THOUGHT CHANGE: The Toyota Prius X Parlee bicycle is a prototype just now. It uses a monocoque carbon-fibre frame and is aerodynamic. It seems to have plenty of gears, for even the steepest slopes. What it doesn't have though is gear levers. Instead the rider trains an iPhone app to recognise their brain waves. Then they change gears by thinking about it. The rider wears a special cap and backpack to handle the thought-reading. The smartphone mounted on the bike can also monitor the rider's speed, cadence and heart rate. Very smart, for a bike.
Toyota Prius Projects has this and more. Check out the video here.
FOXY ROBOTS: Foxconn in China assemble products for Apple, Nokia, Sony and others. Over the next 3 years they intend to employ 1 million robots to replace some of the human workers. They currently employ 1.2 million humans and 10,000 robots. Do the robots get bargaining power?
Xinhua News has the story.
UNWIRED COUNTRY: Does your wifi die between lounge and kitchen? IEEE 802.22 has a standard for that, though actually it's meant for geographical regions, not just your house. The new standard is for Wireless Regional Area Networks (WRANs) and uses free spaces in the TV spectrum. It makes broadband wireless at up to 22 Mbps per channel available up to 100 Km from a transmitter. Our rural colleagues should be pleased. The IEEE set the specs.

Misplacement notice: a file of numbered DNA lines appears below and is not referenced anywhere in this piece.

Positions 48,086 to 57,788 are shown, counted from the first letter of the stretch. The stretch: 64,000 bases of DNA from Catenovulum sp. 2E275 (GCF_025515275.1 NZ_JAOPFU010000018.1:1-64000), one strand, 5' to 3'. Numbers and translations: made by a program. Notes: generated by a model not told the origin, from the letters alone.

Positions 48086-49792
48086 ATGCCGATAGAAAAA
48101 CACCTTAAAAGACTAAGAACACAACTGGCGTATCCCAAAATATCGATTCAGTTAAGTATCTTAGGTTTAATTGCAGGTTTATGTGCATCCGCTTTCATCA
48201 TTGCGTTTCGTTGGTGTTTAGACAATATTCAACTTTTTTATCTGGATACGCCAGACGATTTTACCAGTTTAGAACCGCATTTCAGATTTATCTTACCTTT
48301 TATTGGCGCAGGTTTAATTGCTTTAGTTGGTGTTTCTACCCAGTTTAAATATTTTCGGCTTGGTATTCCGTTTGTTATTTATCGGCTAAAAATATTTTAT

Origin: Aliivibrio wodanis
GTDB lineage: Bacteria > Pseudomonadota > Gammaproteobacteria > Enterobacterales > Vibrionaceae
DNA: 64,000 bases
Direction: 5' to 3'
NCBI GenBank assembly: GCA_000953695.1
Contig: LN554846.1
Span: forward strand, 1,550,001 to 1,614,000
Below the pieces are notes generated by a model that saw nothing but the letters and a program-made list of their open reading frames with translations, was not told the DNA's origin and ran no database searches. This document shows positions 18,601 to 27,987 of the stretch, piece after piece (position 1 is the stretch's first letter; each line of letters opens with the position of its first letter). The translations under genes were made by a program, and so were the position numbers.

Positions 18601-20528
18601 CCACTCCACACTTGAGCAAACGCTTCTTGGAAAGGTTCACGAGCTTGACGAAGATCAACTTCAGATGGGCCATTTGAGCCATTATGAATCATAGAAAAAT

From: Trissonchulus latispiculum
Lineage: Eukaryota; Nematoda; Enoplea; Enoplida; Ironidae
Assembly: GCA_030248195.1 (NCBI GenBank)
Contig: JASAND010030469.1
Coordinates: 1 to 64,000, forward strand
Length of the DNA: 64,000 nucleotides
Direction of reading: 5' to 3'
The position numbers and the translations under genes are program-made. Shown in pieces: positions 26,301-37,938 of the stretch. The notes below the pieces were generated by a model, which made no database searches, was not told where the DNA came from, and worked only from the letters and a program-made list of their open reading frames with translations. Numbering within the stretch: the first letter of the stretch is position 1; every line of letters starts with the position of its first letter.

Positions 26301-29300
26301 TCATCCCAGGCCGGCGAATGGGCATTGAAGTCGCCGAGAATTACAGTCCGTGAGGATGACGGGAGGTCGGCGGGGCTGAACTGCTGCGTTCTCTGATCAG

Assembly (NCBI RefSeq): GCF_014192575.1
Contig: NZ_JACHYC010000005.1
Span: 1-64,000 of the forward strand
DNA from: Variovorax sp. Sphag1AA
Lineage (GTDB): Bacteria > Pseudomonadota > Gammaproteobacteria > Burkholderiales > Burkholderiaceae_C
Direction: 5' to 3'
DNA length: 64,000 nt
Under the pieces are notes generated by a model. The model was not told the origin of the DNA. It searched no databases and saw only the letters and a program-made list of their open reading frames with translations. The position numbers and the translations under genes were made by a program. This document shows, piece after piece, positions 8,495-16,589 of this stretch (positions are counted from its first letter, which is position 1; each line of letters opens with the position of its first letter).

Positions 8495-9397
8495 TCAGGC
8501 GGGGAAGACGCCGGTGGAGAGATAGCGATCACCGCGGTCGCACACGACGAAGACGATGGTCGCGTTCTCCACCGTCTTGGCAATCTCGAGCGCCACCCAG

DOGGED TRACKING: You may be being tracked on the web even if you try to avoid it. Some sites use a service called KISSmetrics that records what visitors do on a site and where they came from — and that's not unusual. But Researchers at U.C. Berkeley have found that even if you turn off cookies or enter privacy mode in your browser you still may be tracked. The persistent tracking software stores a unique ID for each user in places other than in a traditional cookie. Users must empty their browser cache between visits to evade the tracking code. "I am not a number. I am a person." Wired reports.
A LITTLE POWER: Researchers at Rice University, USA, have packed an anode, electrolyte, and cathode into a single nanowire to create both a battery and a supercapacitor. The entire nanowire is a few micrometers long and has a total area of about 0.5 square cm. The electrode materials are cheap and easy to synthesise at room temperature. The batteries could be used to power nanoelectronic devices. Rechargeable, we hope. PhysOrg explains the manufacture.
Miraz Jordan, knowit.co.nz